Bessey (2002) identified departures from a rank-size characterization (Zipf’ Law; Zipf 1949) of the city size data in the southeastern region of the United States. Using Bessey’s data, Garmestani et al. (2007) performed a statistical hypothesis test upon rank-size city data from the southeastern region of the United States under the assumptions of Gibrat’s Law (Gibrat 1957). Zipf’s Law manifests when all central places in an urban hierarchy have size-invariant growth rates. Thus, if Gibrat’s Law is not satisified, Zipf’s Law cannot be satisfied. Garmestani et al. (2007) found that growth rates differed by city size, in contrast to the distribution expected if Gibrat’s Law held for this data set. On a regional level, the results indicated that city growth was not driven by small, random growth forces. Rather, growth was correlated with size, with smaller cities exhibiting higher growth rates and larger cities exhibiting lower growth rates (Garmestani et al. 2007). The results reported in Garmestani et al. (2007) indicated that discrete size classes in city size distributions emerged as a result of size-dependent growth at the available scales of opportunity within urban systems.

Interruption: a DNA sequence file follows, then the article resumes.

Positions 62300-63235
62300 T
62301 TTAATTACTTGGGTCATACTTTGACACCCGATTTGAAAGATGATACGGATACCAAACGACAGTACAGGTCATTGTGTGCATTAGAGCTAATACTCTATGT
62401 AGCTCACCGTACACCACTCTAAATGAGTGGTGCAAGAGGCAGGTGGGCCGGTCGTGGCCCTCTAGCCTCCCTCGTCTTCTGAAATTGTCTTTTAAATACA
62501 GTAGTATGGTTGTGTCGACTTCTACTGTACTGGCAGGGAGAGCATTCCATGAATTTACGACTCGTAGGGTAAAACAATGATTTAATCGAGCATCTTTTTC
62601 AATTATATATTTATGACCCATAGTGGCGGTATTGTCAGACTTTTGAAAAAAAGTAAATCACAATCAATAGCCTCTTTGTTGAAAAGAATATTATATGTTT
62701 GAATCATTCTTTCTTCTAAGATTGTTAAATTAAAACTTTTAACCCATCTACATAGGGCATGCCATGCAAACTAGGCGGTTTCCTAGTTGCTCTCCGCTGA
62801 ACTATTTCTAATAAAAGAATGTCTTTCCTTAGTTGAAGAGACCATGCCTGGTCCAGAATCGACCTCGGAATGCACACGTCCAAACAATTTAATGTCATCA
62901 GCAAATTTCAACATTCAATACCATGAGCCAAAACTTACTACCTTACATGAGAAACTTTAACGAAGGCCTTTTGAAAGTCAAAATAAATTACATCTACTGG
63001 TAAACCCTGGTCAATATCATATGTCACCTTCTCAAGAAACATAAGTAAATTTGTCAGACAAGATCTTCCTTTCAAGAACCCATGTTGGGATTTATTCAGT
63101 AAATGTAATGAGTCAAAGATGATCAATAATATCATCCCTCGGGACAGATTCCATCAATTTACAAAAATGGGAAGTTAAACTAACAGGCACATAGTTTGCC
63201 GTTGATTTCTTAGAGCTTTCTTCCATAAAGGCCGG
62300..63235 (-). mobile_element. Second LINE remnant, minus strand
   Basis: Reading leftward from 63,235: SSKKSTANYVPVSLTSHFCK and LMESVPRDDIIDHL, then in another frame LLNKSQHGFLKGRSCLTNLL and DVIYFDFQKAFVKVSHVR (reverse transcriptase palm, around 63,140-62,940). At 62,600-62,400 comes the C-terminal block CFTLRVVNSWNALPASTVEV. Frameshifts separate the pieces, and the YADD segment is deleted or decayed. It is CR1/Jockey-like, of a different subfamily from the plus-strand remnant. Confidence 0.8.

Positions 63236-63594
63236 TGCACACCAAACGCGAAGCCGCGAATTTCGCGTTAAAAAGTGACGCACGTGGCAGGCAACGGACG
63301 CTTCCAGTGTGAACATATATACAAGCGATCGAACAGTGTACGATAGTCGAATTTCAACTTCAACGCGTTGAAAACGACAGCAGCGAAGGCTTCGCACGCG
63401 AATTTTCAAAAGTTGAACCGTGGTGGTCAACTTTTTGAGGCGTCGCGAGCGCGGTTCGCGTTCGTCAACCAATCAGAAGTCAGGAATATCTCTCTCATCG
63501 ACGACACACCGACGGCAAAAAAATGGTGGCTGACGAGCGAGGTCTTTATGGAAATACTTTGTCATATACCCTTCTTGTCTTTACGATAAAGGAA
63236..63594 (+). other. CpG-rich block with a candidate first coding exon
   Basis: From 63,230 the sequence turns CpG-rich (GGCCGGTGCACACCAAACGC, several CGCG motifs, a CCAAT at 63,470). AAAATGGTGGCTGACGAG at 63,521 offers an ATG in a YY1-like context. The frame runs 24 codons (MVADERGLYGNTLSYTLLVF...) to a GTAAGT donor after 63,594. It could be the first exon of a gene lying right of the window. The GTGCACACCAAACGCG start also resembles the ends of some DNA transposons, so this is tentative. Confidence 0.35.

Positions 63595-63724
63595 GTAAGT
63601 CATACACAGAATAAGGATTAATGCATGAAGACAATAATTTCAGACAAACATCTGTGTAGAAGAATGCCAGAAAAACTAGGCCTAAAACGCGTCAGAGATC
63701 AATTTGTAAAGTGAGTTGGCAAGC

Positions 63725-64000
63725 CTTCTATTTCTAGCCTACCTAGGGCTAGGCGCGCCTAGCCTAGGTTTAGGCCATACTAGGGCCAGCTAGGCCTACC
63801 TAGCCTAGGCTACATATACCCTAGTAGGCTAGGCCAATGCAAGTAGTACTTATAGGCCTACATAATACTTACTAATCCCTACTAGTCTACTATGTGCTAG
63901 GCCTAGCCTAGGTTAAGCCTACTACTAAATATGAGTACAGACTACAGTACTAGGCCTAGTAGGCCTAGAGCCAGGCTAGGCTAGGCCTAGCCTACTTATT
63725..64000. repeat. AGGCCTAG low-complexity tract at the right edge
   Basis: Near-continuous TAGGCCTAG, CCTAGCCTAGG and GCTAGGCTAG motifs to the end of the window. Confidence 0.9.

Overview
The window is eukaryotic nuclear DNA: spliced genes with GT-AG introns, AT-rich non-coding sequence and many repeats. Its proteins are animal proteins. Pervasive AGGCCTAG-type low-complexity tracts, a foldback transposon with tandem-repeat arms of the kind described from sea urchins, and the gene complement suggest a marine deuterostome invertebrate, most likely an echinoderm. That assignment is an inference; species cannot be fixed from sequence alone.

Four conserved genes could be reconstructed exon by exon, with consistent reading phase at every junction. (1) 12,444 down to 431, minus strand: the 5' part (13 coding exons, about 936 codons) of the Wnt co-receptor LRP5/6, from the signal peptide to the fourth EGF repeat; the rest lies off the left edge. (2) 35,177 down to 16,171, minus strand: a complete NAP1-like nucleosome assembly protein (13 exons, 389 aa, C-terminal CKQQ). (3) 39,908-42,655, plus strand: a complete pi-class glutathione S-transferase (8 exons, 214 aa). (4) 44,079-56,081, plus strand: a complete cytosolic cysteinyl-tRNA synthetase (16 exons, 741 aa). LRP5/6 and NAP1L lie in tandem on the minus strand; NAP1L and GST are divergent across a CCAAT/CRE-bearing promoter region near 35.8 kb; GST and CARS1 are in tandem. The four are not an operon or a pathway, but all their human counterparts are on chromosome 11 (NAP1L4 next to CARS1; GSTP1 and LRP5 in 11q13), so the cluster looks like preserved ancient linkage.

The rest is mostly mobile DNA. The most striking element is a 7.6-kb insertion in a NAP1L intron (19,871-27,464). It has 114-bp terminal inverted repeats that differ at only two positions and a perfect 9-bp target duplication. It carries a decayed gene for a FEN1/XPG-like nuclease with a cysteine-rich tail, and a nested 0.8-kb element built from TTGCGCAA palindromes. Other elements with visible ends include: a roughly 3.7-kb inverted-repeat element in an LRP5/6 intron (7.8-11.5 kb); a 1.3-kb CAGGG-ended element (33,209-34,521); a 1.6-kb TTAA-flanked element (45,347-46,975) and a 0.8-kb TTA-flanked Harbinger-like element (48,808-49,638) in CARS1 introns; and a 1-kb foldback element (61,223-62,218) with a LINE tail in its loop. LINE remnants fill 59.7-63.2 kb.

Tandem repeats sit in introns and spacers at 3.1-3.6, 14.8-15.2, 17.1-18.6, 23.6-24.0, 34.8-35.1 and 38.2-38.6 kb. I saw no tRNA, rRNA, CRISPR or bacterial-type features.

The results of Garmestani et al. (2008b) are remarkably similar to those of Crawley and Harral (2001). In an analysis of species richness and spatial scale, Crawley and Harral (2001) found different scaling relationships at different scales. They characterized different slopes in the species-area relationships at different scales as evidence of scale-dependent processes. Garmestani et al. (2008b) tested the overall city size distributions for the southeastern and southwestern United States (1990), as well as the individual size classes previously identified in Garmestani et al. (2008a) for power-law behavior. Power laws provided fits for overall city size distribution in the southeastern and southwestern regions of the United States. However, overall city size distribution in the southeastern region of the United States exhibited a departure from power-law behavior in the upper tail. In addition, the cities in the southeastern region self-organized into three discrete size classes, and the southwestern region was self-organized into six size classes, each of which is also well described by power laws with differing slopes and intercepts. In the southeastern region of the United States, there was greater variability in the sizes of small cities when compared to the size class for large cities. With respect to the different power-law fits for the individual size classes, the overall power law for the distribution did not capture evidence of the processes affecting city size at a finer scale of analysis, i.e., the individual size classes. Different power-law fits for individual size classes support the proposition that different processes, e.g., growth rates, act upon cities at different scales. Garmestani et al. (2008b) interpreted the differences in the power-law fits in the city size distributions as the manifestation of variable growth dynamics dependent upon city size. Complex systems can manifest multiple stable states (Gunderson et al. 2002), and size classes are evidence of multiple stable states within a system, whereas the power-law fits for each size class are indicative of the discrete ranges of scale at which cities are governed by similar processes.